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Surprise! France’s Destruction of a Refugee Camp Isn’t Going Well

French authorities began to tear down the makeshift camp for migrants and asylum-seekers in Calais Monday.

A migrant looks at shacks burning during the dismantling of half of the "Jungle" migrant camp in the French northern port city of Calais, on February 29, 2016. Clashes broke out between French riot police and migrants on February 29 as bulldozers moved into the grim shantytown on the edge of Calais known as the "Jungle" to start destroying hundreds of makeshift shelters. AFP PHOTO / PHILIPPE HUGUEN / AFP / PHILIPPE HUGUEN        (Photo credit should read PHILIPPE HUGUEN/AFP/Getty Images)
A migrant looks at shacks burning during the dismantling of half of the "Jungle" migrant camp in the French northern port city of Calais, on February 29, 2016. Clashes broke out between French riot police and migrants on February 29 as bulldozers moved into the grim shantytown on the edge of Calais known as the "Jungle" to start destroying hundreds of makeshift shelters. AFP PHOTO / PHILIPPE HUGUEN / AFP / PHILIPPE HUGUEN (Photo credit should read PHILIPPE HUGUEN/AFP/Getty Images)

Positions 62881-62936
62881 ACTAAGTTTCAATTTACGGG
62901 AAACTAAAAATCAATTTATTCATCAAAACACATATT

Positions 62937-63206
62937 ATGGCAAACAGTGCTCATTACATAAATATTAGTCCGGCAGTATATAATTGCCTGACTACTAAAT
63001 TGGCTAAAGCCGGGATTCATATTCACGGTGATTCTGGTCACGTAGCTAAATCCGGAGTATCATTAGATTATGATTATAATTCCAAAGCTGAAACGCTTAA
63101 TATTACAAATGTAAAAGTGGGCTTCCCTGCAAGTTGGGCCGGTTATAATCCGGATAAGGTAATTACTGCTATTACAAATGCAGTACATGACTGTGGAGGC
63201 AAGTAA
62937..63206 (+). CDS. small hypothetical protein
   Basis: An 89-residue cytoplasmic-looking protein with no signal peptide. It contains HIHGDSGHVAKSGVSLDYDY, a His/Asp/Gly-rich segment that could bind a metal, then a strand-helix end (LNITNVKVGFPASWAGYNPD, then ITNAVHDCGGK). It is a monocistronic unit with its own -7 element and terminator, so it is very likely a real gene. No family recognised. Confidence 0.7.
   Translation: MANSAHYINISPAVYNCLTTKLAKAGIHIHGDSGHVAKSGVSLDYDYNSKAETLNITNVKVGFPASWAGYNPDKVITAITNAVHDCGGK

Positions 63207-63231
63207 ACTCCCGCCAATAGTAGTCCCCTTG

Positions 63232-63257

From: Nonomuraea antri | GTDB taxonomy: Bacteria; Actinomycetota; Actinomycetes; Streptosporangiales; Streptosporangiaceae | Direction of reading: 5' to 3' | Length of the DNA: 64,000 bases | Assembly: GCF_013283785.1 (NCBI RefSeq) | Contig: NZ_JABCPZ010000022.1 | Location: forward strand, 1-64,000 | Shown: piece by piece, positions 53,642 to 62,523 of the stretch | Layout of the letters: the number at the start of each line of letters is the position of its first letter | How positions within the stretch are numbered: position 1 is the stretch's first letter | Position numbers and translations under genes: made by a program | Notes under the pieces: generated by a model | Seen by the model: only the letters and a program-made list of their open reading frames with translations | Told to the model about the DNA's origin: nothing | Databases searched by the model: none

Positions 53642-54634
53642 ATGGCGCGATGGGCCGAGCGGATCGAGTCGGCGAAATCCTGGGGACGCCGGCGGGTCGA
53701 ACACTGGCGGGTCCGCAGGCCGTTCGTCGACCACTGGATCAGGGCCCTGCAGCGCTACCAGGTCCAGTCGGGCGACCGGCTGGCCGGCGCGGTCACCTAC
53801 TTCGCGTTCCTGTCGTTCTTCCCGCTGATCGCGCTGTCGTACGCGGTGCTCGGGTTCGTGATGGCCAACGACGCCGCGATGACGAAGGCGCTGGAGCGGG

Early Monday morning, French authorities began dismantling “the Jungle,” a sprawling makeshift refugee camp in the northern town of Calais.

Paris called the move a humanitarian operation intended to break down the most squalid areas of the growing camp, where migrants and asylum-seekers from places including Syria, Afghanistan, and Eritrea, have sought shelter — often before trying to make it across the English Channel to the United Kingdom.

But when refugees began protesting the destruction — which will leave many of them homeless — riot police sprayed them with tear gas.

And humanitarians have criticized the French government’s decision to destroy the camp, pointing to a lack of resources to accommodate these refugees as a reason to build alternative camps before bulldozing the one so many are living in. At least 3,700 migrants and asylum-seekers live in the camps, although some aid groups put estimates at more than 5,000.

The Refugee Rights Data Project, a U.K.-based group that tracks displacement in Europe, reported Monday that 80 percent of the camp’s residents said that even if the camp is entirely dismantled they will just stay in Calais or move to another camp in nearby Dunkirk.

Help Refugees, a charity working at the camp Monday, said that French authorities are threatening to arrest residents if they do not leave their homes. Photos and videos emerging from Calais showed tents on fire and police spraying the asylum-seekers with water cannons and tear gas.

Foreign Policy has compiled some of the footage below:

Photo Credit: PHILIPPE HUGUEN/AFP/Getty Images

Siobhán O’Grady is a freelance journalist working across sub-Saharan Africa. She previously worked as a staff writer at Foreign Policy. @siobhan_ogrady

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